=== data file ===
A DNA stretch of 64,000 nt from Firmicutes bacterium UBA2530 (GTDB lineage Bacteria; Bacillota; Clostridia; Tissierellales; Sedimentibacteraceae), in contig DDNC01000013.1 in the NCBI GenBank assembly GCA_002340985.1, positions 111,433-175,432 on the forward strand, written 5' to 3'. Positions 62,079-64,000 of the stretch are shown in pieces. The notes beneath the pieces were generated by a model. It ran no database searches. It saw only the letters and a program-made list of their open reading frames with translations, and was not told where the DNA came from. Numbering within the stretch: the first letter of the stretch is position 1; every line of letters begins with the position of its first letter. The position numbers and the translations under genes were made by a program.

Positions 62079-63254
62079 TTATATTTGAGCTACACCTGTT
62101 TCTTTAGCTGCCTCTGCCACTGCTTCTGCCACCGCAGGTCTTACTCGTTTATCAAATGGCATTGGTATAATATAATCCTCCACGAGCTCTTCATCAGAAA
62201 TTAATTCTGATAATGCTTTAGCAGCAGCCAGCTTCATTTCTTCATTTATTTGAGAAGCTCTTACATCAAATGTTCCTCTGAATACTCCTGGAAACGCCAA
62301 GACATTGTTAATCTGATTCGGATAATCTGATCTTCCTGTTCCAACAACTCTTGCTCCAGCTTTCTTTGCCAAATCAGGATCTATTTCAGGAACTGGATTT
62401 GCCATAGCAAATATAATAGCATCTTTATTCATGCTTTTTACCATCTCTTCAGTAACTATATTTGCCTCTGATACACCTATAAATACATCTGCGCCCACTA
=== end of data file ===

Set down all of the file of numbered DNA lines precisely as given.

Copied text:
A DNA stretch of 64,000 nt from Firmicutes bacterium UBA2530 (GTDB lineage Bacteria; Bacillota; Clostridia; Tissierellales; Sedimentibacteraceae), in contig DDNC01000013.1 in the NCBI GenBank assembly GCA_002340985.1, positions 111,433-175,432 on the forward strand, written 5' to 3'. Positions 62,079-64,000 of the stretch are shown in pieces. The notes beneath the pieces were generated by a model. It ran no database searches. It saw only the letters and a program-made list of their open reading frames with translations, and was not told where the DNA came from. Numbering within the stretch: the first letter of the stretch is position 1; every line of letters begins with the position of its first letter. The position numbers and the translations under genes were made by a program.

Positions 62079-63254
62079 TTATATTTGAGCTACACCTGTT
62101 TCTTTAGCTGCCTCTGCCACTGCTTCTGCCACCGCAGGTCTTACTCGTTTATCAAATGGCATTGGTATAATATAATCCTCCACGAGCTCTTCATCAGAAA
62201 TTAATTCTGATAATGCTTTAGCAGCAGCCAGCTTCATTTCTTCATTTATTTGAGAAGCTCTTACATCAAATGTTCCTCTGAATACTCCTGGAAACGCCAA
62301 GACATTGTTAATCTGATTCGGATAATCTGATCTTCCTGTTCCAACAACTCTTGCTCCAGCTTTCTTTGCCAAATCAGGATCTATTTCAGGAACTGGATTT
62401 GCCATAGCAAATATAATAGCATCTTTATTCATGCTTTTTACCATCTCTTCAGTAACTATATTTGCCTCTGATACACCTATAAATACATCTGCGCCCACTA